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Effort Counts Twice

“Coach thinks I suck,” she states as she kicks some sand around.

“What do you mean?” I ask.

“I use to be the top athlete on the team, coach use to always look to me. Now I haven’t gotten better and he thinks I suck compared to everyone else. That’s why he doesn’t put me on varsity,” She lowers her head and kicks some more sand.

I look at her for a moment, considering what she just said. I think back to the practices so far that year.  During the drills, there are other athletes who are taking it more seriously to improve their skills. She tends to be off to the side, striking up side conversations and not putting in the same time and effort as the other athletes.

“Coach doesn’t think you suck,” I tell her, “He knows you are capable of performing at a greater level, we all do. Your ability isn’t in question, I think maybe you just need to show everyone that you care to get better.”

“Really?” She asks sounding surprise, “Maybe…”

As a coach, what matters more isn’t the natural ability or skill an athlete has, it’s the effort that they put in and out of practice. I would rather play my less skilled, but more hard-working athlete than a more skilled athlete who doesn’t seem to do the work to improve.

Many athletes may feel that a coach is treating them unfairly when they aren’t given enough playing time or placed on the varsity team when they feel their abilities compare to those who are given that chance. If that is the case for you, maybe it’s more than coaches opinion of your ability. Maybe you do have the same ability that the other athletes do, but what else is going on?

Pay attention to the other components that matter to a team and a coach. How is your attitude at practice? Are you upbeat, positive, and encouraging? Or do you complain and sulk around. Consider the work ethic you put into the drills as well. Do you do them halfway and put in limited work, or are you actually focusing on the drill and putting in everything that you have?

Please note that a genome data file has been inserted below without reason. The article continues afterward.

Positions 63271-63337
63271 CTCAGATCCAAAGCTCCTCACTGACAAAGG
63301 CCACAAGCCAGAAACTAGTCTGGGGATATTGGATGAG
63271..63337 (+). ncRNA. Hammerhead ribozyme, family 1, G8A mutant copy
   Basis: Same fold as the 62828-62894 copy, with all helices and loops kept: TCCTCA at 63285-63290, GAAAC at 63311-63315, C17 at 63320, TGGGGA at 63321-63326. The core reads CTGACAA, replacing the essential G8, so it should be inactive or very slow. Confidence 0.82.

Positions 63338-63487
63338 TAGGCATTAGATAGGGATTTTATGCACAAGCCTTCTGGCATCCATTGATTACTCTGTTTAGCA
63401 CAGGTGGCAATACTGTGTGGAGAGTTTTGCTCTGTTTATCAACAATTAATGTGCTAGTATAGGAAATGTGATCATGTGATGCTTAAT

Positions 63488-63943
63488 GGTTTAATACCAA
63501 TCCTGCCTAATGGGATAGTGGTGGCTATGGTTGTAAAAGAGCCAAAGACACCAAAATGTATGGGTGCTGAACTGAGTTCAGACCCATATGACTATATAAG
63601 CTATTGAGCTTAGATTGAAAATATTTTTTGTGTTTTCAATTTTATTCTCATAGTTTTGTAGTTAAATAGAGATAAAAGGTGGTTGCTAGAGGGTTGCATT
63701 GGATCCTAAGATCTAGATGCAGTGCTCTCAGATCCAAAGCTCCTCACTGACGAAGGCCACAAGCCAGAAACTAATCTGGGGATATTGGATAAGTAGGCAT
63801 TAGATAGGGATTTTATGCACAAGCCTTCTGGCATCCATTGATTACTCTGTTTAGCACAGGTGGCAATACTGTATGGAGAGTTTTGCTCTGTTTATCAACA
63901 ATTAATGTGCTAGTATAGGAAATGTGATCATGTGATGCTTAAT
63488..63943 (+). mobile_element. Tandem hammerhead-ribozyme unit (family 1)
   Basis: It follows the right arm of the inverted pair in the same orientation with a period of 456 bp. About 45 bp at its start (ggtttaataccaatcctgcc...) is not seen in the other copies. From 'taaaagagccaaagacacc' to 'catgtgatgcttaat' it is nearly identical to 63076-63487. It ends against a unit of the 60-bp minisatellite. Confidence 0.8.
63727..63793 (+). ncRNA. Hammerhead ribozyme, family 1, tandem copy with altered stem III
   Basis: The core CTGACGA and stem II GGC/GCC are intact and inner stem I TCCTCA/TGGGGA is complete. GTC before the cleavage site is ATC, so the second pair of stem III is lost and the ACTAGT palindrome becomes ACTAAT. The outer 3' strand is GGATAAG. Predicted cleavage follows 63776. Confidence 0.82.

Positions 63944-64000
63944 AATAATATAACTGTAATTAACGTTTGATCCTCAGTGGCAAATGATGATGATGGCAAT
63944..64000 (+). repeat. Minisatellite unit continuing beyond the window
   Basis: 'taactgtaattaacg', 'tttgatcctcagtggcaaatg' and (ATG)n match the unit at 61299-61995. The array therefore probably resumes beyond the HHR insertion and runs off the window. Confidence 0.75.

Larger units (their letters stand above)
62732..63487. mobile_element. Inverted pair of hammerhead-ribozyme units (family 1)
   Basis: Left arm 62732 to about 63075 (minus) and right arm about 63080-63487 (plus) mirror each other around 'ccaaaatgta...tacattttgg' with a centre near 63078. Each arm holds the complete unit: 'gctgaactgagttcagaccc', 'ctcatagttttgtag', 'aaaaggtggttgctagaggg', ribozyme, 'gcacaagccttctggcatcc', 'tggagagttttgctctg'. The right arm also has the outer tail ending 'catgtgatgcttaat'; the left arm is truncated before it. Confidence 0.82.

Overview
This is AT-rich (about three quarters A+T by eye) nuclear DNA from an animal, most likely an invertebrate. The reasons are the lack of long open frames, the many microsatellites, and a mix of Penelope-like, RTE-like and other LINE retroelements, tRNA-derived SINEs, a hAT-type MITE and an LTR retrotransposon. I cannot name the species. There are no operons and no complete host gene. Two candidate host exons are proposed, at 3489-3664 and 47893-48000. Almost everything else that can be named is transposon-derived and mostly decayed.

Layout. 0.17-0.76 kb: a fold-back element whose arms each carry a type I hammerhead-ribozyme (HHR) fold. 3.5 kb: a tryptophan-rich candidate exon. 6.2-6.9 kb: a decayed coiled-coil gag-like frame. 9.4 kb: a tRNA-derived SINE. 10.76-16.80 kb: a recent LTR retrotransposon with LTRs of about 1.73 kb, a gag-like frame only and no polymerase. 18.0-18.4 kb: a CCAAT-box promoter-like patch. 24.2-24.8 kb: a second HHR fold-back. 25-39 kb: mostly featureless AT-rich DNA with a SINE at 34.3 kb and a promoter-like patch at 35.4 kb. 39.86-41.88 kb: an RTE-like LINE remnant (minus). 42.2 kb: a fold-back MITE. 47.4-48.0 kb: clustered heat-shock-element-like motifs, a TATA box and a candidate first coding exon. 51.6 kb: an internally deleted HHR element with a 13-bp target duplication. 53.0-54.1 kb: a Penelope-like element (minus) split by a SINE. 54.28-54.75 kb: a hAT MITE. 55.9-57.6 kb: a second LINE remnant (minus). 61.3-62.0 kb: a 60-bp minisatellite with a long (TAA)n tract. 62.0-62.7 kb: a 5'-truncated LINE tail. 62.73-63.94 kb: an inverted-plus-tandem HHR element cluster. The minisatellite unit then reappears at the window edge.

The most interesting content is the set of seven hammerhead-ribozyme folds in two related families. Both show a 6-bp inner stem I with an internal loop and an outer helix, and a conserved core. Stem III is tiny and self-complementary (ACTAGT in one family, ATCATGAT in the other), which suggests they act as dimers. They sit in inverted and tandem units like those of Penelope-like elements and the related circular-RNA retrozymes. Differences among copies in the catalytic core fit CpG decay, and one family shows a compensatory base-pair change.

Talent doesn’t trump work ethic.

“Hard-work beats talent, when talent doesn’t work hard.”

If you can show a coach that you care about improving, that will go much farther than simply accepting and being ok with the ability that you currently have. Other players will step up their game and eventually you will lose your spot because their improvements will outshine your stagnant abilities.

As coaches, we should also put greater importance on hard-work and improving our skills rather than focusing on those with “natural talent.” This will instill and foster a growth mindset in your athletes, which will boost their self-confidence and encourage them to work harder at honing in their craft. If you focus on natural talent, that willl only encourage a fixed-mindset, which will decrease their efforts and make them believe that they are unable to improve and grow their skills. Don’t you want a team that works hard, believes that they can improve, and strive for getting better every day rather than settling for what skills they already have?

Demonstrate this in and out of practice by praising hard-work and effort, over outcome and abilities. The athletes that keep trying to improve and put in the work to do so are the ones to focus on because they will help set the tone for the team that we don’t settle where we’re at, we always want to improve and get better.

Coaching Confessions

This year I had the opportunity to be a part of the coaching staff for a high school track and field team. I coached collegiately with sprinters and relays for a year and really enjoyed it, so this opportunity definitely piqued my interest.

However, here was the catch; due to the lack of coaches, I will need to pick up a field event. I was always a sprinter, mainly the 400-meter dash. The only field event I attempted was high jump for about two years in high school, and I attempted it rather pathetically might I add.

My options were: pole vault, high jump, throws, or long & triple jump.

This was my thinking process:

  • Throwing and sprinting does not have much relation to one another.
  • The high jump was something I at least tried, but I don’t know how to coach it.
  • Pole vault – what if I kill someone?
  • Long and triple jump, hey at least there’s sprinting involved!

I found out that one of the coaches was a high jumper so I removed that one from my list of potential options and decided to take on horizontal jumps.